Truth be told, Sinead O’ Connor had felt misunderstood and uncomfortable with society much of her life. One of the most asked questions of her is why she shaved her hair in the first place. Her reply is informative and sheds a lot of light on her personal beliefs and why she acted as she did at times. O’Connor claimed that she grew up in an abusive home. She had publicly stated that she and her sister were often teased and criticized by their mother because of how they looked; the sister often being called ugly in comparison to Sinead. This notion of beauty as a weapon to hurt or control others stayed with O’Connor as she grew into womanhood and started trying to enter the music industry. At a time way before #MeToo, O’Connor tells many stories of record executives trying to package her in sexy clothing, for example, when in reality all she wanted to do was sing.

I have difficulty watching the video for “Nothing Compares to U” now that I know so much more about the story behind it. That face is so beautiful and that voice is so powerful yet, she is so uncomfortable with it all. By shaving her head, she was making a statement that she, and all women, should be judged on who they are and not how they look. But, here we are, talking about the very opposite of that when it comes to this song. Sinead O’Connor had several other smaller hit songs over the course of her career but none bigger than “Nothing Compares to U”. After the intensity of her experiences with this song, O’Connor shrank back from the spotlight. She released several albums but, for the most part, has shunned the media. However, on those rare occasions when she has appeared live, her voice still rang clear and strong and utterly flawless. After all, she is a singer.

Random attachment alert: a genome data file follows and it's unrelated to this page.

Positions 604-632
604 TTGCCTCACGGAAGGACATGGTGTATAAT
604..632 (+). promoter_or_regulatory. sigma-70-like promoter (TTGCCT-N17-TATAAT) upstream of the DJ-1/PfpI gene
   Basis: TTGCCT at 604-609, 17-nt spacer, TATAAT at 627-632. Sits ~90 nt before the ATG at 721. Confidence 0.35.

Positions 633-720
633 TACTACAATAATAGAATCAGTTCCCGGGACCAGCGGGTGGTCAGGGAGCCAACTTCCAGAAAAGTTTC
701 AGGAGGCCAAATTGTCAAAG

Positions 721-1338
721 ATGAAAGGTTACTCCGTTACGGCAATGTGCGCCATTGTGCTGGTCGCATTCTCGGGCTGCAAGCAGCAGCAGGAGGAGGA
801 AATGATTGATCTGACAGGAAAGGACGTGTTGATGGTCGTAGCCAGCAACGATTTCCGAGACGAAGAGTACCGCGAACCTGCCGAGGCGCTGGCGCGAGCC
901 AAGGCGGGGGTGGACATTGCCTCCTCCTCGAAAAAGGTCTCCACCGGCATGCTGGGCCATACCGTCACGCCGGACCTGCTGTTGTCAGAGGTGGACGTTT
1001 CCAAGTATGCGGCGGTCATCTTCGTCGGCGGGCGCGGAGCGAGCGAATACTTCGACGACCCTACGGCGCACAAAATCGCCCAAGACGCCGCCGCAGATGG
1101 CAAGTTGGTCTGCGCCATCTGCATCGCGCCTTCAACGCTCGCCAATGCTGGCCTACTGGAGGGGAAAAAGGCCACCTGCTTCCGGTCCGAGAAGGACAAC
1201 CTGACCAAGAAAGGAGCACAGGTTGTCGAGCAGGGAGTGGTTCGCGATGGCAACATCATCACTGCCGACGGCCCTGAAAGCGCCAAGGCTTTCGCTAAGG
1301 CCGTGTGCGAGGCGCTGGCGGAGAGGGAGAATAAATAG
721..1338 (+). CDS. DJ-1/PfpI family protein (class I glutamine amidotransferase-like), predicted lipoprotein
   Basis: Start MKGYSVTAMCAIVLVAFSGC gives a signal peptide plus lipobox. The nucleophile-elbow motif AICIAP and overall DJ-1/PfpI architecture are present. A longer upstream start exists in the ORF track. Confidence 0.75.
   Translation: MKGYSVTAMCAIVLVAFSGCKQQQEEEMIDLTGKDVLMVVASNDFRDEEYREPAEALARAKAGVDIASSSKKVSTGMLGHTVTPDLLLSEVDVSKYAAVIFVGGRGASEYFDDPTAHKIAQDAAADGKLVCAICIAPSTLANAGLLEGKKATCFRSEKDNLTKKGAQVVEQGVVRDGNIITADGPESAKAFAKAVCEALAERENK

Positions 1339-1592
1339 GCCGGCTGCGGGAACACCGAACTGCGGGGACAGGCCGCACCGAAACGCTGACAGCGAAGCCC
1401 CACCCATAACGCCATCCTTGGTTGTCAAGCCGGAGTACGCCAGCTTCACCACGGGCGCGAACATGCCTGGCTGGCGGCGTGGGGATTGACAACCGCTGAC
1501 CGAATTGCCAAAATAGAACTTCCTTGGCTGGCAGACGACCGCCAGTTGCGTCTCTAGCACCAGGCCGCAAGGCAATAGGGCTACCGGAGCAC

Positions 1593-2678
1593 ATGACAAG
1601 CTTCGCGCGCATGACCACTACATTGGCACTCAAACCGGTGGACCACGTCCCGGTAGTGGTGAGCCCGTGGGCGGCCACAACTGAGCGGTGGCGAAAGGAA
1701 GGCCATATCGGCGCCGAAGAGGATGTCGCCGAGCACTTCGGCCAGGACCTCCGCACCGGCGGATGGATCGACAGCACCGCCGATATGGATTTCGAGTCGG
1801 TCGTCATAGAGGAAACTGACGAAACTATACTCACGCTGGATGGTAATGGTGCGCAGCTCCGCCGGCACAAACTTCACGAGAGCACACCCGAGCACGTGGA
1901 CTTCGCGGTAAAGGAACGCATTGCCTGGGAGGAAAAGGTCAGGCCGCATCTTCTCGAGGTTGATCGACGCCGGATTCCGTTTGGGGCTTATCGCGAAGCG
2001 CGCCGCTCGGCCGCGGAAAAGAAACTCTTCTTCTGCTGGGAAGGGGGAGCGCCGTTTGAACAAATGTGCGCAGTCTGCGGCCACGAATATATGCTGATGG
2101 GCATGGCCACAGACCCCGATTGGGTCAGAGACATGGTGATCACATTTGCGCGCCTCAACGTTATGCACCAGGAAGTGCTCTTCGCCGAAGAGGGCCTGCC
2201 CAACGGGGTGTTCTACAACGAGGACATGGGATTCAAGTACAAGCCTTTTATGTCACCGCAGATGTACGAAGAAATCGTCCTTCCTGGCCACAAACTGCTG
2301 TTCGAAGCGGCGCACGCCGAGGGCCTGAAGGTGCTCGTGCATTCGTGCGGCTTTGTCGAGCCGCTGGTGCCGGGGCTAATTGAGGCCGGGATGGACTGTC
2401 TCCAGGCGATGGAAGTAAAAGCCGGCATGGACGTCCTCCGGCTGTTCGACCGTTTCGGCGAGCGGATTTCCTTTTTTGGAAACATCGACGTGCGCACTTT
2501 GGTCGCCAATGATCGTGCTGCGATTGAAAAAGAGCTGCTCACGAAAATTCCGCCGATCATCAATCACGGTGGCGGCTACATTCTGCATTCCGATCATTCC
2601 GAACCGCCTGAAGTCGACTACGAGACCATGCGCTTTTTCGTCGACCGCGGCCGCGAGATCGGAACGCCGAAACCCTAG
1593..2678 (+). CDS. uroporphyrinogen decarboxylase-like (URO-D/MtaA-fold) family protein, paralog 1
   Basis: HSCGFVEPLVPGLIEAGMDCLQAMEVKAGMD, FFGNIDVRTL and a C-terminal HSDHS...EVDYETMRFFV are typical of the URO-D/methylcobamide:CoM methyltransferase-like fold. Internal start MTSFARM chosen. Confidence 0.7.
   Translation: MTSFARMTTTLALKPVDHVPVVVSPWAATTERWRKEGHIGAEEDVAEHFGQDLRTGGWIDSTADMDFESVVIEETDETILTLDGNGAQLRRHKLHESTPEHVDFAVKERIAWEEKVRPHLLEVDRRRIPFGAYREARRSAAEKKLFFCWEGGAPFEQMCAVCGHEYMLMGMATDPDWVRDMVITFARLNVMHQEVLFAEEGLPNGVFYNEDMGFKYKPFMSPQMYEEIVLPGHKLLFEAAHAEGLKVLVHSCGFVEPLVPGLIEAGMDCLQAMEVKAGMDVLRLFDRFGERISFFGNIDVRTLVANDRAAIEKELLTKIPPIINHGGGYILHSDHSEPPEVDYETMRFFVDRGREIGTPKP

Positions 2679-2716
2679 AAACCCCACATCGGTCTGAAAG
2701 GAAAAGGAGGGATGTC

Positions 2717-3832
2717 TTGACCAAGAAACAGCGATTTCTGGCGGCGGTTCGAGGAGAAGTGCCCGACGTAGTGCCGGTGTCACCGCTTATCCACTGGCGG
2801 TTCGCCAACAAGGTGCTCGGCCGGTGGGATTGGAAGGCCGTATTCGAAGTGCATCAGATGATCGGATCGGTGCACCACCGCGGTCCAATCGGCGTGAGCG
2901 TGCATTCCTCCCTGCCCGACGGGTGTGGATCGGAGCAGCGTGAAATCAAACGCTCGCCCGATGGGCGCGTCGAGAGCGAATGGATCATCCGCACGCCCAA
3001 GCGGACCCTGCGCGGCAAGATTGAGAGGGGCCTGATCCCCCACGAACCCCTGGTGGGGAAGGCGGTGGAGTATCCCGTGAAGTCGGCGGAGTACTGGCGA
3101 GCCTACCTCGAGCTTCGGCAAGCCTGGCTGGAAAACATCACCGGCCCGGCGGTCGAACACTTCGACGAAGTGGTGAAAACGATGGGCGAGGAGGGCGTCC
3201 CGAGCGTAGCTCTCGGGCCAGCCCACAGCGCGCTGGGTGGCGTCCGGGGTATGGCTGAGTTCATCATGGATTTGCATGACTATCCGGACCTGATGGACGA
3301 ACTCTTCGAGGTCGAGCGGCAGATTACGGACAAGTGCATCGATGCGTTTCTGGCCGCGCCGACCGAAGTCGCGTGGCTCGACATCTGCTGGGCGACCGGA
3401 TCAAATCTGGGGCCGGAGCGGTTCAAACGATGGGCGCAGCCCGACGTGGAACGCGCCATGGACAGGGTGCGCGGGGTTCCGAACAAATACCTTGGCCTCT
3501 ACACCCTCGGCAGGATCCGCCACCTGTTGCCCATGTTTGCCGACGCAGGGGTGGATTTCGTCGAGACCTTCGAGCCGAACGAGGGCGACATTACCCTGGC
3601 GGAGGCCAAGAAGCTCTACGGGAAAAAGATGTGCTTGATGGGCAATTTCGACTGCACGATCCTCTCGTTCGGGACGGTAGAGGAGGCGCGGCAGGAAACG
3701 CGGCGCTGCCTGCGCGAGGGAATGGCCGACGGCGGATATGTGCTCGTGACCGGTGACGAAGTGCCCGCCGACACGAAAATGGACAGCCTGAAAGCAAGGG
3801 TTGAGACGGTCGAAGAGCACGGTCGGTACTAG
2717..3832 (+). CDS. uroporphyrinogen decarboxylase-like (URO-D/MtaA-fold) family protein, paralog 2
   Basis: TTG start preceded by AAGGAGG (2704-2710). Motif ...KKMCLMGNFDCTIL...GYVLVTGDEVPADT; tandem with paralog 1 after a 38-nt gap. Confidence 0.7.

The link to the video for Nothing Compares to U by Sinead O’Connor can be found here. ***The lyrics version can be found here.

Thanks for your voice and for all of the beautiful songs you have sung, Sinead. The link to her website is here. It is well worth checking out.

Thanks, as always, to KEXP, for putting together their great song list and inspiring me to create this post. The link to the KEXP website can be found here.

***As always, all original content contained within this post remains the sole property of the author. No portion of this post shall be reblogged, copied or shared in any manner without the express written consent of the author. ©2021

Author: Tom MacInnes

Among the many characters I play: husband, father, son, retired elementary school teacher, writer, Cape Bretoner, lover of hot tea and, above all else, a gentleman. I strive to make a positive difference in the lives of others. In Life, I have chosen to be kind.